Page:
Why would anyone set off in a boat with no oars, or sails, or a motor? Just a boat and the currents of the sea or lake or river? Or head off on a journey by foot with no particular destination in mind? Sounds like folly, doesn’t it? Yet in the early centuries of Irish Christianity, it is reported that Christian monks set off from Ireland in small round boats, coracles, that had no oars or sails – and motors had yet to be invented. Why? To follow the call of God wherever God might lead their small boat. Wherever they landed this was where they were called to proclaim the love of God in Jesus the Christ. And after landing on a new shore they took off on feet to meet the folks God sent them to love.
As you most likely know, our Plymouth Reads book is titled, Without Oars: Casting Off into a Life of Pilgrimage. Here is what author Wesley Granberg-Michaelson writes about “why without oars and why pilgrimage” in the reflection guide for his book:
“Whether you are reading this in a sea of tumult, roiling political waters, fierce climate changes affecting lands by fire and water – or during a pandemic – your life has likely been disrupted from whatever ‘normal’ may have meant. … Can we learn to step away from the anxieties and crippling fatigue that seem to imprison us, and step forward in a journey to replenish our inner lives? That’s the promise of pilgrimage …. we’re exhausted emotionally, politically, and spiritually. Our inner resources seem sucked dry at a time when we are called on to have even greater strength … it’s time for us to take a step back from the frantic and frenetic tumult that has swept over our society, and re-center our souls. Without Oars: Casting Off into a Life of Pilgrimage is not a book about [outer] pilgrimages, per se, although that is included. Rather, it’s an invitation to begin the [inner] journey of renewal…to work with the text and travel down its roads, trusting that you will discover a wellspring nurturing your life forward.”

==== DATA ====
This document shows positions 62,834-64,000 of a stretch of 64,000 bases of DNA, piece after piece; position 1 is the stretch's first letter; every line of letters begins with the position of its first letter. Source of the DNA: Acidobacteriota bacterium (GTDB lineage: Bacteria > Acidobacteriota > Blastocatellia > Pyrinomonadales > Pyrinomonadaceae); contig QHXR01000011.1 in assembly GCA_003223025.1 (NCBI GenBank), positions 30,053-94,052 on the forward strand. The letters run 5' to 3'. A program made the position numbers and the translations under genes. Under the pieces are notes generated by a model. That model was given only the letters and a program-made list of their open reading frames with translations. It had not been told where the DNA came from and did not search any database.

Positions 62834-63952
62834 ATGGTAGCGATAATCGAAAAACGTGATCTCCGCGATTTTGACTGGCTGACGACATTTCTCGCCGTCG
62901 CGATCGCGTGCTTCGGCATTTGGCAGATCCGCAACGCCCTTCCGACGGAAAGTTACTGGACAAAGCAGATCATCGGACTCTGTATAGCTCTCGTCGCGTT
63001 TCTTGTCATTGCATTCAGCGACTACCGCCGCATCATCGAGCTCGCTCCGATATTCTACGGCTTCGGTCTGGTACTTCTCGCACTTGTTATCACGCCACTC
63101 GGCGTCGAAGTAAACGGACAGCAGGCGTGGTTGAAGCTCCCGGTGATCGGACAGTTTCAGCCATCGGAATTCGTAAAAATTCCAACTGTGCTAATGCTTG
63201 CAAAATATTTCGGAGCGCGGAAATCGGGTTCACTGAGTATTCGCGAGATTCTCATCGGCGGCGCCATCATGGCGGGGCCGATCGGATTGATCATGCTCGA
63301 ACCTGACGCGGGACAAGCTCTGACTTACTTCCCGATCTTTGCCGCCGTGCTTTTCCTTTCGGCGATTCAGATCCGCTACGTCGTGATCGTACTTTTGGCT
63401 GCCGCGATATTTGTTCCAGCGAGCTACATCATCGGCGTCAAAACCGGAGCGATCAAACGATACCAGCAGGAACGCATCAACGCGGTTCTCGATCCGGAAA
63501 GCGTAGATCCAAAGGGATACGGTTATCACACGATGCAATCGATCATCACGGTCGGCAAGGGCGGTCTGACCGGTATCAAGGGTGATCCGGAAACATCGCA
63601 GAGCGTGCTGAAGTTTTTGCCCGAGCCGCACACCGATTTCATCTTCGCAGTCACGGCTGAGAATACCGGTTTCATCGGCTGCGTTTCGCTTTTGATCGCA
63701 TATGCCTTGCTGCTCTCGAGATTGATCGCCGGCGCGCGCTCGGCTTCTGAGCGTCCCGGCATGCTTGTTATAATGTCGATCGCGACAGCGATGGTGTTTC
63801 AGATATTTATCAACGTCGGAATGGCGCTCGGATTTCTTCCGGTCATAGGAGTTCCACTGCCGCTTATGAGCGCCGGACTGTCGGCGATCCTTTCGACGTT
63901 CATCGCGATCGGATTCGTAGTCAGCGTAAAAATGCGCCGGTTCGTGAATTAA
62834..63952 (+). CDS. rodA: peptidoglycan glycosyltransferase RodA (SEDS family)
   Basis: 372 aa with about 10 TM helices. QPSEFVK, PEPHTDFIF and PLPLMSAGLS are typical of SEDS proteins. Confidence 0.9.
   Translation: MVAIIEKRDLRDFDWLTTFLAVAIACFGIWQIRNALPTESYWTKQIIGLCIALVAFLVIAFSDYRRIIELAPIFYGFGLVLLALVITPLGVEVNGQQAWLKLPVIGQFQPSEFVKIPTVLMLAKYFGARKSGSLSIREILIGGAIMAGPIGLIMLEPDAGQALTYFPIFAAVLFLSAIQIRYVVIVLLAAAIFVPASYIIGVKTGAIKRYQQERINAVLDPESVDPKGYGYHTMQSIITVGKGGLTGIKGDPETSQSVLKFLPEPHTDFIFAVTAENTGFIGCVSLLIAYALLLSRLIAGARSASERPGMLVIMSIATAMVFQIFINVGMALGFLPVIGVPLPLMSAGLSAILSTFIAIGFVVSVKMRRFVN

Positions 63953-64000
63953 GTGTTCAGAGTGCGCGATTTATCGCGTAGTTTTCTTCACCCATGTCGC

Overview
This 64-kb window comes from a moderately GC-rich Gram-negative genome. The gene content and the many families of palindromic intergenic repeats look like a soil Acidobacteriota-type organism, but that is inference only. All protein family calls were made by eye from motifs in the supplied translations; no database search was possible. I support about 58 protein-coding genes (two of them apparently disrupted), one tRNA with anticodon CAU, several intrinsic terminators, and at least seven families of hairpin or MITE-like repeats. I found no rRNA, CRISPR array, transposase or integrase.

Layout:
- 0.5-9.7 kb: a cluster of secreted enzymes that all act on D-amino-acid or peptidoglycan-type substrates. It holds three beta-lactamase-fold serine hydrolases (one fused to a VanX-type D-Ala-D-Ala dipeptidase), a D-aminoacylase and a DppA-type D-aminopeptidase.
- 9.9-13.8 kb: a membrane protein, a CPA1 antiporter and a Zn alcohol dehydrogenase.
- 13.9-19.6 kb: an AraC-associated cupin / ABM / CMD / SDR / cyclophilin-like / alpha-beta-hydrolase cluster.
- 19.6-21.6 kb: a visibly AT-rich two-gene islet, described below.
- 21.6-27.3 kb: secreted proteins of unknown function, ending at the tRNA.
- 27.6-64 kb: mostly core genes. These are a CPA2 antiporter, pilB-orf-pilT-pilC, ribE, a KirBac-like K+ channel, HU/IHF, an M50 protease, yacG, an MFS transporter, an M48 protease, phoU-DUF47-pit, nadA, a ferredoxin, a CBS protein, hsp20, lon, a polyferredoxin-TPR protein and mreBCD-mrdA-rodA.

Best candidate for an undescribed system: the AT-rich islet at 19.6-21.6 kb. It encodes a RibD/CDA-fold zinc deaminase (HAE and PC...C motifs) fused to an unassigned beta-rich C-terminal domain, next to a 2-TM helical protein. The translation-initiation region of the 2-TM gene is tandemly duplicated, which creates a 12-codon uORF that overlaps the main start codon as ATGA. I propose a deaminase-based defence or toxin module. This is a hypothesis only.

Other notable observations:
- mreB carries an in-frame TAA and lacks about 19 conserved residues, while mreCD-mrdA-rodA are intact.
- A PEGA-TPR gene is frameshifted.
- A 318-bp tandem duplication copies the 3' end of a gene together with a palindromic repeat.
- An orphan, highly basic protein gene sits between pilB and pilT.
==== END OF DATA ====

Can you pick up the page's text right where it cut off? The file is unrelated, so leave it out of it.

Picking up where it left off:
Why am I inviting you to read this book at this time? Because we are setting off on a new pilgrimage as a church community this spring/early summer. And I think it bears comparison to the pilgrimages of those early Irish monks. We are not exactly sure where this communal faith pilgrimage will take us! We are setting off on the implementation of our new strategic plan which will bring change, renewal, letting some older ways of doing things go, greeting new ways of being church together and most certainly, discovering some surprises that we can’t even plan for at this time! And we are setting off on this all-church pilgrimage as we hopefully enter the semi-post pandemic pilgrimage, as we find ways of coming back together in person (still masked and socially distanced) as more and more of us are vaccinated! We have ideas, plans, expertise and yet we have to trust the ways in which the Holy Spirit will move and guide our community of faith as we walk new paths and/or take off with the rising tides of our times.
Whew! Two pilgrimages at once, two vital, renewing and rigorous journeys that are intertwined. We need soul sustenance for these journeys because we will be accompanying each other in the necessary hills and valleys that will come logistically and spiritually. We have been through so much together these past 13 months. Let’s pause together to gather strength for the journey(s) ahead through the sustenance of this timely book and discussion of our life together in light of its wisdom!
Wesley Granberg-Michaelson will be with us in both our worship services on May 16 and in a Visiting Scholar webinar conference that afternoon. (See the meme below for more information.) He is a compelling, thought-provoking and hope-inspiring presenter. Check out Wes at wesgm.com to learn more about his life and ministry that has always joined faith with action for justice. You can also find more info at (Plymouth link). There are about 30 books left in the church office for your purchase at the posting of this reflection, $10 cash or check. (The book is also available on Kindle through Amazon.) I hope you will participate with me and all the Plymouth staff and lay leadership in reading this important book and take full advantage of the events on our Visiting Scholar day, Sunday, May 16th.
With you on the journey! See you on the road! Or in the boat!